Women in World War II
Museum of Florida History
During World War II, the U.S. government encouraged women to enlist to enable more men to serve in combat. Women were also hired for jobs previously done by men as the workforce became depleted as the men went to fight.
Native Floridian and pioneering woman aviator Jacqueline Cochran organized the Women Airforce Service Pilots (WASPs ). The WASPs were civilian pilots that ferried aircraft and helped train male pilots. Noted African American educator, Mary McLeod Bethune, lobbied President Franklin Roosevelt for the establishment of a major training facility for the newly-created Women's Army Auxiliary Corps (WAAC) at Daytona Beach during World War II. Nearly 20,000 female recruits received their training there, and the establishment of the facility produced nearly $5 million per month for the city's economy. Bethune also advocated for the inclusion of African-American women in WAAC and WAVES (Women Appointed for Voluntary Emergency Service). She fought for Black women to have more opportunities in the military and become officer candidates in WAAC, instead of being given low-skilled assignments due to their race.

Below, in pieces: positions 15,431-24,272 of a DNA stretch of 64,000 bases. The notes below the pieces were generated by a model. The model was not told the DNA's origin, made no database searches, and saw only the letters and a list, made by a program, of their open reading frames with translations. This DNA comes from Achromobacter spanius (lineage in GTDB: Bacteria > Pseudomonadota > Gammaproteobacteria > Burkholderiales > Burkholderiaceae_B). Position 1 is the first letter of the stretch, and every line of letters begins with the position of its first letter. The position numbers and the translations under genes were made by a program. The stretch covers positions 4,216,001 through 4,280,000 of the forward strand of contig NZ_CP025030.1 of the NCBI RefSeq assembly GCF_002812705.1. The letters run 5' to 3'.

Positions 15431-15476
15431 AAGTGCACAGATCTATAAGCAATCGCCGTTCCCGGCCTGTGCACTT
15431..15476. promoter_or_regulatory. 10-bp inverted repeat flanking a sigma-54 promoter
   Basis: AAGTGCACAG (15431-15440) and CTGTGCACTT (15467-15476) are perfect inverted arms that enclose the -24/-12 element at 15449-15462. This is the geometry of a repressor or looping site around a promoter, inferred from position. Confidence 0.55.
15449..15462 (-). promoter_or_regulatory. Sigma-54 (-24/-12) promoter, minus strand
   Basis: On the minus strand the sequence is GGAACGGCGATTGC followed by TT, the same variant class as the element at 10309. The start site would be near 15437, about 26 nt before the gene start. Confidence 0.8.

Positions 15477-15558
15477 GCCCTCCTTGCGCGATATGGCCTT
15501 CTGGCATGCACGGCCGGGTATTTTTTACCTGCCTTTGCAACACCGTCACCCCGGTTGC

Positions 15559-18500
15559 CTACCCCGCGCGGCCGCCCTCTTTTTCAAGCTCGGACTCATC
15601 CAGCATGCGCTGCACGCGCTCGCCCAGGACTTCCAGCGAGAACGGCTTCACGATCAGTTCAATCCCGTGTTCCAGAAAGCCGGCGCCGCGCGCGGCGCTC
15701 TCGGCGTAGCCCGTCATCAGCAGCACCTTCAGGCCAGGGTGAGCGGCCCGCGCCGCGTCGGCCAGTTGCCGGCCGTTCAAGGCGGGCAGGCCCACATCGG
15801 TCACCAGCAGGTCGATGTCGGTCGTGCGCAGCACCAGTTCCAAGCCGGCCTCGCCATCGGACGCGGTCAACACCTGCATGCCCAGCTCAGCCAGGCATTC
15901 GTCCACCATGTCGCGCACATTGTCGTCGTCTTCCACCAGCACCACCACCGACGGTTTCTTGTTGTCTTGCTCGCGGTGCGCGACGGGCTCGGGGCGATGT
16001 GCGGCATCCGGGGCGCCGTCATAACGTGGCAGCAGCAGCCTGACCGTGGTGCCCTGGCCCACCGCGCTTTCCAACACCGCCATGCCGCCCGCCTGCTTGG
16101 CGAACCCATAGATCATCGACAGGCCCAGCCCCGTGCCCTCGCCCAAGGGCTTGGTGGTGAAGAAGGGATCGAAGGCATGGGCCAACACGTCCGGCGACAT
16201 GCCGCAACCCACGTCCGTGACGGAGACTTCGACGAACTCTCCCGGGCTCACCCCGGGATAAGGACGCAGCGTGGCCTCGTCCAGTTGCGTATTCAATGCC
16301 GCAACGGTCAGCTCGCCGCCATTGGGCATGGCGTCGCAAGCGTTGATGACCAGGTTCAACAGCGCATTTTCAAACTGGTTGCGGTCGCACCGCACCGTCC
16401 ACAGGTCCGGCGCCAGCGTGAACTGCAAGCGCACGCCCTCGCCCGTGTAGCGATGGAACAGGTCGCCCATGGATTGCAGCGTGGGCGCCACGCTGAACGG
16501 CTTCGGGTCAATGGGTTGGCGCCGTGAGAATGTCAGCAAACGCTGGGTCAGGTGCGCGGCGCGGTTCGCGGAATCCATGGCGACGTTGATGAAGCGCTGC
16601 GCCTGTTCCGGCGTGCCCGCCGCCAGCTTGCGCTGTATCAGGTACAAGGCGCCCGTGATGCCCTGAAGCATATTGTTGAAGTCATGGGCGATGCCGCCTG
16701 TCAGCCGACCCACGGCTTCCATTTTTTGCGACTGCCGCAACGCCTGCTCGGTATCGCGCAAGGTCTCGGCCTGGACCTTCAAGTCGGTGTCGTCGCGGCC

On the homefront, resources including food, rubber, and nylon were scarce. Ration books authorized the purchase of limited amounts of various products per week, including sugar, coffee, meats, butter, and canned goods. Many families grew "victory gardens" to have fresh produce. The women at home made do with available resources to support their families while contributing to the war effort. Women also entered the workforce to fill the jobs vacated by the men who went to war.
African American women on the homefront helped spearhead the Double Victory Campaign, which fought for Victory over Fascism Abroad and Victory over Racism at Home. Their primary goal was to end the racial segregation of the armed forces but they also opposed segregation in housing, transportation, employment practices, and public facilies. World War II helped shine a light on the discrimnation faced by Black servicemen who had fought for freedom abroad, and Black women helped lay the groundwork for sustained civil rights activism that would carry into the next two decades.
Learn more about the WAAC, WASPs, Rosie the Riveter, and more in the World War II exhibit at the Museum of Florida History.